Recently in Teaching Category

Insideout Classroom

| 1 Comment

Exam as a Turing Test

| No Comments

One way that the hybrid class helps us learn the course material is that it provides a means or vehicle for us to have a conversation about specific issues relevant to the field we are studying. In the hybrid class it is not simply learning or memorizing terms, definitions and concepts for the sake of passing an exam. We learn the terms, definitions and concept so we can discuss what we are learning with others. And so we can hear when we have to say allowing us to explore our own ideas from an informed and educated perspective. And for the most part, the students are doing a good job of it with the posts they are submitting each week.

I tell my students that a text book on psychology is not psychology any more than a book on blackjack is blackjack. Blackjack is something people do through their experiences and interactions. Therefore, we need to learn the terms, definitions and concepts if we want to go out and play blackjack so we can truly know what the game is. The same is true for any field of psychology, the text book only describes something people and scientist are doing and discussing. In the hybrid class we are learning psychology by talking about it through our blog writings.

We can think of the blog posts as small conversations that build us up to a few larger conversations which will be evaluated in the context of an exam (essay questions). Because this class has a significant divergent component to it, allowing each student the ability to customize aspects of the learning of the material into the larger conversation, the essay questions are cast broad enough to allow the student some degree of freedom in how they choose to respond to the question. However, when responding to the question, the student should keep in mind that he or she is not simply answering the question. The student is using the question as an opportunity to have a conversation with the teacher which will demonstrate the extent and degree of learning and understanding he or she has of the field up to this point in their education.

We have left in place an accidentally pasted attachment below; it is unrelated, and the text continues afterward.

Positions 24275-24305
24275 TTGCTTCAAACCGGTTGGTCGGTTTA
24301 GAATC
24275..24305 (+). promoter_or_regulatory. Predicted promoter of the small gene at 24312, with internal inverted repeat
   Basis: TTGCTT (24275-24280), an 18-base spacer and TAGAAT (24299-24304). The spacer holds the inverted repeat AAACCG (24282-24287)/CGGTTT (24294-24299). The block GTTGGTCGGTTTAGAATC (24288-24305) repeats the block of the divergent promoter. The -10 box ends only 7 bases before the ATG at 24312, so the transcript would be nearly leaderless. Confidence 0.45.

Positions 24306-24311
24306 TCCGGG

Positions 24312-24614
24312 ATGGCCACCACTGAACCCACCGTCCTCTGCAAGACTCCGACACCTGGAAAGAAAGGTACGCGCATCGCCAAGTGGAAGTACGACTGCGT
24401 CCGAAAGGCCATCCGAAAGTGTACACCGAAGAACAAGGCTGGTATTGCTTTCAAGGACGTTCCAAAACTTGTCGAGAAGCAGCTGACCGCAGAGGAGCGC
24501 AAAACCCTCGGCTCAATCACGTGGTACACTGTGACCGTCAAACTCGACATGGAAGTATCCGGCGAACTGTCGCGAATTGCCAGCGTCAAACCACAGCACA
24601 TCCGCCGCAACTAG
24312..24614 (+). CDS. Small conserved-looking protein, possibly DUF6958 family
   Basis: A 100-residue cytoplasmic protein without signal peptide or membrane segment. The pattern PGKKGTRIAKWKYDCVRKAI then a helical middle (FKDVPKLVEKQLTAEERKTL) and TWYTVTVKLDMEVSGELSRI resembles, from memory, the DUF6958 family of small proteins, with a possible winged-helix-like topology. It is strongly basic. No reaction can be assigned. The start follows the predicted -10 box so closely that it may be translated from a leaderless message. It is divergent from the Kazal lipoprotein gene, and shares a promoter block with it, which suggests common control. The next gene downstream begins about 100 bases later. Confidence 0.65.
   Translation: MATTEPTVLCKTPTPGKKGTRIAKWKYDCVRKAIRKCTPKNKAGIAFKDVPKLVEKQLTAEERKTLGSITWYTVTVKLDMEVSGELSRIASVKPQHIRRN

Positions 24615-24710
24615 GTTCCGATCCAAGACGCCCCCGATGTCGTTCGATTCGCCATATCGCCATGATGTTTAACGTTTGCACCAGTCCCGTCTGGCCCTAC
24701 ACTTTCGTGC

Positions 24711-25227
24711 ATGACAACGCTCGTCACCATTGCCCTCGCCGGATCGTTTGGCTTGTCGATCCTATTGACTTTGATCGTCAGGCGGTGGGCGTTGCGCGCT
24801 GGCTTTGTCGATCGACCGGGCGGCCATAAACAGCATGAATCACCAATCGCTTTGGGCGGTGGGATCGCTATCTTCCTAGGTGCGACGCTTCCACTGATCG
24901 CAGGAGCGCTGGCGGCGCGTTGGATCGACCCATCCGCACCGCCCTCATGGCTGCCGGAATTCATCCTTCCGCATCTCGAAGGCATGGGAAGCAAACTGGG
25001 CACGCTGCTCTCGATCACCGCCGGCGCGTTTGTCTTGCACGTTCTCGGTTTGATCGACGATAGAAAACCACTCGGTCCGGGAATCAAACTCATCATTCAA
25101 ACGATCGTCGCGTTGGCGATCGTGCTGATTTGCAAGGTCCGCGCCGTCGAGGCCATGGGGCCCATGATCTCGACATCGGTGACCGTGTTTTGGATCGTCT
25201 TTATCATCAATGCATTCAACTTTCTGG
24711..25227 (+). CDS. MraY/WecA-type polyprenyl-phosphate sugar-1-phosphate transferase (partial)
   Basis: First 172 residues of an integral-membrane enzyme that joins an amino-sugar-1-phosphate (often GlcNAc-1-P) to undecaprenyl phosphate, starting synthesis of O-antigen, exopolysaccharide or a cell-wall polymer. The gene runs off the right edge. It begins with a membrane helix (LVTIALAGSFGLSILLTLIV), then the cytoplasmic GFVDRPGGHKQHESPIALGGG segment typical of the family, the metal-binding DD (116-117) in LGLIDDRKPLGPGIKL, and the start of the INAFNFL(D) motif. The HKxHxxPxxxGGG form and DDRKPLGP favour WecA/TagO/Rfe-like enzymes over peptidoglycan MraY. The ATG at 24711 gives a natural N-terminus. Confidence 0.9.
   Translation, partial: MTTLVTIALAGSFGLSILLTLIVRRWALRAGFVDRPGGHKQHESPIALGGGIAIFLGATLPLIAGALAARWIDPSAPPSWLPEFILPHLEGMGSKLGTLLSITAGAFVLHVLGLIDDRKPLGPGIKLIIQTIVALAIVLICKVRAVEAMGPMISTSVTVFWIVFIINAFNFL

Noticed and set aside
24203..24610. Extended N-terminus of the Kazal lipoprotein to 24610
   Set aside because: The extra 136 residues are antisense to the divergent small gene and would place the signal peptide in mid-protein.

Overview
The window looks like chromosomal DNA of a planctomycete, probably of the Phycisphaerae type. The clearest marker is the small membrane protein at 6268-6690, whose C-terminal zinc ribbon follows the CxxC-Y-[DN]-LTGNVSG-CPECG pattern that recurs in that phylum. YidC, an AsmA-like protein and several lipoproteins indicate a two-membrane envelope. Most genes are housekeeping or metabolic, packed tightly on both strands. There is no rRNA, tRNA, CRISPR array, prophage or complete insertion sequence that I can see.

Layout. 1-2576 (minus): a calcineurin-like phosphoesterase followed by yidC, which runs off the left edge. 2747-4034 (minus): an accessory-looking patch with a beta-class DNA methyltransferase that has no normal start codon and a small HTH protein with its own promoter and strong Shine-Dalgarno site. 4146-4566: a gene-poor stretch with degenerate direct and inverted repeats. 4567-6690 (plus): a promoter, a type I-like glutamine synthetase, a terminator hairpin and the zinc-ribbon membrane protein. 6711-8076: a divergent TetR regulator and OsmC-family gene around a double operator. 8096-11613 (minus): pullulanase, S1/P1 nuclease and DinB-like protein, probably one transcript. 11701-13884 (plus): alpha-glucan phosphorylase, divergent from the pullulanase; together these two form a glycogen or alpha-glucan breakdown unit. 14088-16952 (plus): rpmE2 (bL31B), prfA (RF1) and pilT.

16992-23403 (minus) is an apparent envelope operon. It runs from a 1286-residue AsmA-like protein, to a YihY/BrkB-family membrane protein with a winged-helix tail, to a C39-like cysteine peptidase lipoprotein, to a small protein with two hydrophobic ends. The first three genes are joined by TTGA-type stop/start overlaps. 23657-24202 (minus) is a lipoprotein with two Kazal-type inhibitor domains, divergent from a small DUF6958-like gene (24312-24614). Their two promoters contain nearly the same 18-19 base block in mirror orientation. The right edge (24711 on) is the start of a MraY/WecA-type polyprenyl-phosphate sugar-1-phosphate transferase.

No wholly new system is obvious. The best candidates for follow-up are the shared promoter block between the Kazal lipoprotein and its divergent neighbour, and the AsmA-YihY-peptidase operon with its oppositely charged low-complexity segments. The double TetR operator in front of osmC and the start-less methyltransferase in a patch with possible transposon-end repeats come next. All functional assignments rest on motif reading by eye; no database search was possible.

When asked what I am looking for in an essay response, I tell the students about the Turing test. The Turing test was a challenge to computer designers and programmers to develop an intelligent computer that acts so human that a person cannot determine if they interacting with a human or a computer. The Turing test I give my students is for them to convince me that they are students that have been actively engaged and interested in a topic to the extent that they have something meaningful to say about it. Not just a person who showed up to pass an exam.

After reading the essay, I ask myself was it written by a student who has been in the class all along and understands the material or some person that is simply responding to the question? In my mind the student's paper will go beyond simply answering the question and will use it as an opportunity to showcase what they know. A student will use terms and concepts that we are learning in class. A student will make it unequivocal that they understand the terms and concepts they are using in their essay by including definitions and examples as they write. The student will refer the back to videos, news pieces, personal experiences, other courses they have taken and the books they have read when they respond to the essay questions.

"In 1922, Matthew Luckiesh wrote an optical illusions book titled - Visual Illusions: Their Causes, Characteristics and Applications. It was probably the first book to comprehensively cover the topic of Optical Illusions, or Visual Illusions, as they were called then.